Students see the future in electric vehicles

Harman+Kumar%2C+an+eighth-grader+on+the+Dolphins+team%2C+checks+out+a+Tesla.

Harman Kumar, an eighth-grader on the Dolphins team, checks out a Tesla.

Gurkirat Kumar, Writer

As electric vehicles become more common, many students at RCMS believe climate change will begin to improve.

“Climate change is a major problem that will heavily affect the future generations, especially our generation,” said Arjun Chitla, a seventh-grader on the Trailblazers team.

Electric vehicles run primarily on electricity rather than gasoline, resulting in a lightened carbon footprint. There are quite a few types of electric vehicles such as battery-electric, hybrid electric, and fuel cell electric vehicles.

Battery-electric vehicles run solely on electricity. Currently, these vehicles are capable of a range of up to 300 miles. Hybrid-electric vehicles use both electricity and gasoline. The batteries are capable of a range of 55 miles and then switching to gasoline. Finally, fuel-cell electric vehicles use hydrogen gas and oxygen to create electricity and have a range of up to 400 miles.

Regardless of the type, electric vehicles have been considered to be positively impactful to a global problem, climate change.

Climate change has been occurring for many, many years, but we have only started to see the effects now,” Freddy Westrich, a seventh-grader on the Legacy team, said.

However, some like Ansh have yet to be informed on the severity of climate change and its effects on the world.

“Before learning about the true effects of climate change, I thought climate change was a minor issue rather,” Ansh Gupta, a seventh-grader on the Legacy Team said. “However, after diving deeper and looking into stories, I realized that climate change is a major problem for the planet.”

Arjun believes the electric car has positive impacts on the environment.

Arjun said, “Replacing a gas or diesel car with an electric car will help improve local air quality, especially in neighborhoods near busy roadways and as a result, will improve climate change.”

In a statement posted by the United States Environmental Protection Agency, “Even accounting for these electricity emissions, research shows that an EV is typically responsible for lower levels of greenhouse gasses (GHGs) than an average new gasoline car.”

However, Ansh said that electric vehicles came with disadvantages as well.

“Electric vehicles look to be the future of America,” said Ansh. “However, there also come some disadvantages. Climate change will be affected positively without gasoline in the air, however, the battery and the gasoline used in electric cars to start the motor is also increasing climate change.”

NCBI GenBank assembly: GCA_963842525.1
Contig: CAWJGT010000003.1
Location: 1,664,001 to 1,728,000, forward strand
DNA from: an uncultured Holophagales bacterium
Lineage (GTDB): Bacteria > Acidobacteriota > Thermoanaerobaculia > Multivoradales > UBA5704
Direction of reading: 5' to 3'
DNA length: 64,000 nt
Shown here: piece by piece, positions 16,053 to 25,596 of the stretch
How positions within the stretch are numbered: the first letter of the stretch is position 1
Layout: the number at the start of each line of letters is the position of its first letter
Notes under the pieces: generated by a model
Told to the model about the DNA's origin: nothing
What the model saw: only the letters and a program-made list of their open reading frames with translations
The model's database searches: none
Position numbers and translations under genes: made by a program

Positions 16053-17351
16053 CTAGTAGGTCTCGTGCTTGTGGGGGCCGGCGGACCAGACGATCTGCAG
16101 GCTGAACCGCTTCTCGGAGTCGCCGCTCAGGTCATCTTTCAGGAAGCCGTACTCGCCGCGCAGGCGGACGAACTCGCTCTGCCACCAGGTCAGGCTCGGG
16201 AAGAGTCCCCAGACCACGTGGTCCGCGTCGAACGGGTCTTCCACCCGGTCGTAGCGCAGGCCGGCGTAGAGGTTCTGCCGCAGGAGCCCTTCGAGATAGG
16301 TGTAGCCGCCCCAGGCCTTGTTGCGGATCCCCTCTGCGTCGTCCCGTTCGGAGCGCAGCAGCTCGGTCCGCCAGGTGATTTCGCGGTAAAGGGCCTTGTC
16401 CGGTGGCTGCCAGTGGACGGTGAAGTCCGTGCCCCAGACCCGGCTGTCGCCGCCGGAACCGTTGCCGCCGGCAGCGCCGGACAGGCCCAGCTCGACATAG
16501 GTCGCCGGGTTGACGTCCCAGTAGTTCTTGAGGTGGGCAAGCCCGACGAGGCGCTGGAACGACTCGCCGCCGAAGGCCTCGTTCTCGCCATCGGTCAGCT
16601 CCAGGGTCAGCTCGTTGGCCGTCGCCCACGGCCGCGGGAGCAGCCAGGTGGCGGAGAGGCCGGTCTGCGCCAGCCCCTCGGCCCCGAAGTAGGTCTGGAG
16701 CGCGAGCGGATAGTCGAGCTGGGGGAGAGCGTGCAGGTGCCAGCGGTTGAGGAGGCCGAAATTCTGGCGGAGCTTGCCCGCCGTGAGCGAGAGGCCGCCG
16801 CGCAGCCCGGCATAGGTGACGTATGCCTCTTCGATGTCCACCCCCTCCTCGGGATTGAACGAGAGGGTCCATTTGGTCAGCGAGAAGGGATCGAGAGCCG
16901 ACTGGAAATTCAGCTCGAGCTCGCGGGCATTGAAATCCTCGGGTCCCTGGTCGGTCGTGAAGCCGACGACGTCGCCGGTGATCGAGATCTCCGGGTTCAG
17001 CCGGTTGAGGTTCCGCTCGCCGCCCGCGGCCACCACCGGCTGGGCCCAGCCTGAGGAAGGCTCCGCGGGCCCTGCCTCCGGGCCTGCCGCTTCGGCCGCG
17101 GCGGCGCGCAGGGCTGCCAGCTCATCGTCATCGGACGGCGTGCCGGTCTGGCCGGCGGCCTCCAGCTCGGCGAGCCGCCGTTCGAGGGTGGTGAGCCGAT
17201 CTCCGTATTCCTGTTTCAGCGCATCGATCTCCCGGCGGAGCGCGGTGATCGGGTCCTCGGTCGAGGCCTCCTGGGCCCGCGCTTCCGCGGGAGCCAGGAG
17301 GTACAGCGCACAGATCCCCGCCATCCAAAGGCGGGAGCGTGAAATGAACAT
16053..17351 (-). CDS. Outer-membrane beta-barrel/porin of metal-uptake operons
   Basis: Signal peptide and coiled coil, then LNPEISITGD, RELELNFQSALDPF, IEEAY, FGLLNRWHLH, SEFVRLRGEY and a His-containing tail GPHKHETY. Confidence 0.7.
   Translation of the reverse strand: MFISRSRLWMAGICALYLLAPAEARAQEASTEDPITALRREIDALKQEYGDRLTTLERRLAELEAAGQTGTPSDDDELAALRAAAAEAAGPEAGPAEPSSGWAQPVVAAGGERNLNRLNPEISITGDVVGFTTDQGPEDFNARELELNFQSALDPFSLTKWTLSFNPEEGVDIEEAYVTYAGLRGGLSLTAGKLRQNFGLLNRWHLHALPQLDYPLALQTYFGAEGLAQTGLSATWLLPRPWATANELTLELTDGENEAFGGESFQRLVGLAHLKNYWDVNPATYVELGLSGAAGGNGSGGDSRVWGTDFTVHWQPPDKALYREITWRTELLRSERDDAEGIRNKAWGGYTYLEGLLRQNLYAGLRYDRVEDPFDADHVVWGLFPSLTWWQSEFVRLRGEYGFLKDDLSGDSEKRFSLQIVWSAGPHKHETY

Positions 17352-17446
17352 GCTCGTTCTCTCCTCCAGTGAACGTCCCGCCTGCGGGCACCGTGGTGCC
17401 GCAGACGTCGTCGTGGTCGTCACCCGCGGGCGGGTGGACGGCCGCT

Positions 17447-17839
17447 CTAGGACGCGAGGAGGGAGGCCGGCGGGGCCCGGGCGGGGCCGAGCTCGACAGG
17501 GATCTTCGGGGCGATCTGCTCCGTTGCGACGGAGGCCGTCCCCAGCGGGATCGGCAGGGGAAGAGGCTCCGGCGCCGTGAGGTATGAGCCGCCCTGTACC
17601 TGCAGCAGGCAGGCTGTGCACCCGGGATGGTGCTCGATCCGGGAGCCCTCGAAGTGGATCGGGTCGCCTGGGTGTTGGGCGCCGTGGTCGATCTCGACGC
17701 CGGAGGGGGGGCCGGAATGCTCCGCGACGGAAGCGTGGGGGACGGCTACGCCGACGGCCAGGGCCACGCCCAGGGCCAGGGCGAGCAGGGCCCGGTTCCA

This led to Kailash  explaining why the public might decide to stick with gasoline powered vehicles for a longer period of time.

“There are a plethora of reasons why people who have gasoline powered cars don’t decide to buy electric cars,” said Kailash Satish, a seventh-grader on Dream Team. “They might not be able to afford them, they might not have heard of it, or they don’t have electric charging stations near them.”

Rather, Arjun said, “People might stick with gasoline powered cars for convenience reasons.”

He added, “I think people might decide to stick with gasoline powered vehicles because they are easy to use, easy to fuel, and have a driving range that makes them more practical for long-haul road trips.”

Frederick Westrich, a seventh-grader on the Legacy team said that gasoline powered vehicles were a cheaper and more standardized choice. 

“Gasoline-powered vehicles are the most standardized, there are more gasoline-powered vehicles than electric vehicles, and gasoline-powered vehicles are way cheaper than electric vehicles,” he said.

With this, Kailash and Ansh also shared how long it’ll take electric vehicles to go mainstream, and the methods to get them mainstream.

Kailash said, “For the majority of the cars to be electric, there should be media highlighting these cars.”

 Ansh agreed with Kailash.

“The transition to the electric car will take 5 to 10 years in America, as they are new ideas that haven’t been around as much as Ford, Toyota, or Honda,” he said.

Arjun had similar thoughts, but thought that it would take this duration of time for other reasons. 

“I think the big transition to electric vehicles will happen in 2030 because many people are buying them now,” he said.

As explained by Kailash, Ansh, and even experts, electric cars will positively affect climate change and benefit the environment once implemented. 

“Climate change has been occurring for many many years but we have only started to see the effects now,” Freddy said. “Hopefully, we find new, convenient ways to heal our world.”